Power of Attorneys
A Power of Attorney is a legal document you use to allow another person to act for you. You create a legal relationship in which you are the principal and the person you appoint is the agent. A Power of Attorney specifies the powers you give to your agent. The powers can be limited or broad.
A Power of Attorney is commonly used in cases where someone anticipates that they may not be able to speak for themselves, for instance if someone is anticipating surgery, or if someone is going overseas. The following are different and specific types of Power of Attorneys.
General Power of Attorney
A general power of attorney gives broad powers to a person or organization (known as an agent or attorney-in-fact) to act in your behalf. These powers include handling financial and business transactions, buying life insurance, settling claims, operating business interests, making gifts, and employing professional help. General power of attorney is an effective tool if you will be out of the country and need someone to handle certain matters, or when you are physically or mentally incapable of managing your affairs. A general power of attorney is often included in an estate plan to make sure someone can handle financial matters.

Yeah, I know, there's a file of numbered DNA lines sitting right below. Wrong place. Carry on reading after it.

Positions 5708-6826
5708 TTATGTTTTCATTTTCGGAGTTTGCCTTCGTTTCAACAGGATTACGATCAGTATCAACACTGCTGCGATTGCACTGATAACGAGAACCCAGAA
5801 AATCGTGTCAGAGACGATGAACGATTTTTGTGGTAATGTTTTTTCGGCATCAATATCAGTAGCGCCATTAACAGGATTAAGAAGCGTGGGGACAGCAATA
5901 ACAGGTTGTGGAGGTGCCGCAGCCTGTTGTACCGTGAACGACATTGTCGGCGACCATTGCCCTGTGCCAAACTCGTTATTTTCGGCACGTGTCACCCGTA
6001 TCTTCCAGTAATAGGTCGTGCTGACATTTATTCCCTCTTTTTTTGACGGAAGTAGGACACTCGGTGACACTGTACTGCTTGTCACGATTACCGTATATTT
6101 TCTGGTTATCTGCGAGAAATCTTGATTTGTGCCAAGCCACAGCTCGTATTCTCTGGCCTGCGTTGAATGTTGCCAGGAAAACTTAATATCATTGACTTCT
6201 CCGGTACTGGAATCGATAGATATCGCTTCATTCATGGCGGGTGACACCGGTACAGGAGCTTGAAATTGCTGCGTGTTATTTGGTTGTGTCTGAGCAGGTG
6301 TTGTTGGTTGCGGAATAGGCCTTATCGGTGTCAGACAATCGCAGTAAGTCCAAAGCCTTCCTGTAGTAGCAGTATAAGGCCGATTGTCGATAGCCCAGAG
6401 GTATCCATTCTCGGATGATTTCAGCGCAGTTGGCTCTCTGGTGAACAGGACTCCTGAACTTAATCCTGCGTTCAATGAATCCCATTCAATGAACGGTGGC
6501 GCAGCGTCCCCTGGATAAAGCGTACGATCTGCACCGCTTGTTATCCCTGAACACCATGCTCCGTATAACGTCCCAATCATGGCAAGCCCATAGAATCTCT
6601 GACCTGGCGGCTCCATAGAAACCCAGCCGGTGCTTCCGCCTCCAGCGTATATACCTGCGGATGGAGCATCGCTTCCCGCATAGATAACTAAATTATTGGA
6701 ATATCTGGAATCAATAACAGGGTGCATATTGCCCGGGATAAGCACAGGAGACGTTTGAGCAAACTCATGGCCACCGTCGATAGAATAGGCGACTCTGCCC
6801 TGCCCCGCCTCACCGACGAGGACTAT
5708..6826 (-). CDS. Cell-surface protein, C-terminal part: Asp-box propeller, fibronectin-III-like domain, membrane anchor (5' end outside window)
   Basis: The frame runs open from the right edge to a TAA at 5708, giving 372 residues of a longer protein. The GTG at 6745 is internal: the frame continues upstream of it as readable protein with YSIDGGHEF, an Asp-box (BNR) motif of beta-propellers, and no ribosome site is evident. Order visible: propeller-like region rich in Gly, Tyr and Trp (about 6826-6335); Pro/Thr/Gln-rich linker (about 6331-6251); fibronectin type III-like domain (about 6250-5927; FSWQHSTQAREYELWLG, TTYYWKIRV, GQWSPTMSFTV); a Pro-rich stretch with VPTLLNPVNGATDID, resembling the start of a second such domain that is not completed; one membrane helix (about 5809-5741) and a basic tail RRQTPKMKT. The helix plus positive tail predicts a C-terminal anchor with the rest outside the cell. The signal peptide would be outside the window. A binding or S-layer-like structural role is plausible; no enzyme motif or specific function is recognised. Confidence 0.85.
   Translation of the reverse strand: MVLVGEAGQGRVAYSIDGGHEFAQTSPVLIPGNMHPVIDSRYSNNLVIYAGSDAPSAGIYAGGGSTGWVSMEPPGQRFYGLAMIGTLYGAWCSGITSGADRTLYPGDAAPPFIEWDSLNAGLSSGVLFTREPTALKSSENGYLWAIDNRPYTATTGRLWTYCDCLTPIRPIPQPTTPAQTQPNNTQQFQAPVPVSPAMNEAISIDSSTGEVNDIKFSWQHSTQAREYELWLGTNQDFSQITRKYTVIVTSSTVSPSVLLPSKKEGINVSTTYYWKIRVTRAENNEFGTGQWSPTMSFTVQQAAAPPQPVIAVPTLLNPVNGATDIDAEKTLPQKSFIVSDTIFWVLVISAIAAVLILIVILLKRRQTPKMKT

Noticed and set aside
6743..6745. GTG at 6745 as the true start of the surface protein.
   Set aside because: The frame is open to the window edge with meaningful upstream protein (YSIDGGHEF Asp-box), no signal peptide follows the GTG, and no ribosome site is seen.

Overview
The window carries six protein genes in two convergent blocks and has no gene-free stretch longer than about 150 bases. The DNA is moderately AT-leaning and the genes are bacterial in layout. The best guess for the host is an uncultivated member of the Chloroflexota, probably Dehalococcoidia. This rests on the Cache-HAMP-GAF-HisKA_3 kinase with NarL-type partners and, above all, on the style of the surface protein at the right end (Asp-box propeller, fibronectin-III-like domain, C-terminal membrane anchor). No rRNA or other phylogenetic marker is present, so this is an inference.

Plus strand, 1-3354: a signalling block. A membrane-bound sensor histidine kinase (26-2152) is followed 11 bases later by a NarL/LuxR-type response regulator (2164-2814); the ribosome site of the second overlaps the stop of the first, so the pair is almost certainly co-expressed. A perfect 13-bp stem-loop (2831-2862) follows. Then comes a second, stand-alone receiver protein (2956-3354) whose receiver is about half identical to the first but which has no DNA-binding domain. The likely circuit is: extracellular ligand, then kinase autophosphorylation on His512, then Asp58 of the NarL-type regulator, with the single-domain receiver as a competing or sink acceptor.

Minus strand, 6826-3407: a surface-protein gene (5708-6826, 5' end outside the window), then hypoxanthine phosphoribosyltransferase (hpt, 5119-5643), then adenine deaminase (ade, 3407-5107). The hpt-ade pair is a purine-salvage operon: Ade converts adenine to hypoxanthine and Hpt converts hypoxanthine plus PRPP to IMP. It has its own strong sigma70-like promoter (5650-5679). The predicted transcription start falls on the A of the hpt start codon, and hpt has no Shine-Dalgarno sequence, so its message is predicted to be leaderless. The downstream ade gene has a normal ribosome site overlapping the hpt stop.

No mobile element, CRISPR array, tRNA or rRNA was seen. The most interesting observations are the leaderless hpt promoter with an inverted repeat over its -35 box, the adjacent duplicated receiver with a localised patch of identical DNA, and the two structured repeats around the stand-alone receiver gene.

Special Power of Attorney
You can specify exactly what powers an agent may exercise by signing a special power of attorney. This is often used when one cannot handle certain affairs due to other commitments or health reasons. Selling property (personal and real), managing real estate, collecting debts, and handling business transactions are some of the common matters specified in a special power of attorney document.
Health Care Power of Attorney
A health care power of attorney grants your agent authority to make medical decisions for you if you are unconscious, mentally incompetent, or otherwise unable to make decisions on your own. While not the same thing as a living will, many states allow you to include your preference about being kept on life support. Some states will allow you to combine parts of the health care POA and living will into an advanced health care directive.
Durable Power of Attorney
Suppose you become mentally incompetent due to illness or accident while you have a power of attorney in effect. Will the document remain valid? To safeguard against any problems, you can sign a durable power of attorney. This is simply a general, special, or health care POA that has a durability provision to keep the current power of attorney in effect.
You might also sign a durable power of attorney to prepare for the possibility that you may become mentally incompetent due to illness or injury. Specify in the power of attorney that it cannot go into effect until a doctor certifies you as mentally incompetent. You may name a specific doctor who you wish to determine your competency, or require that two licensed physicians agree on your mental state.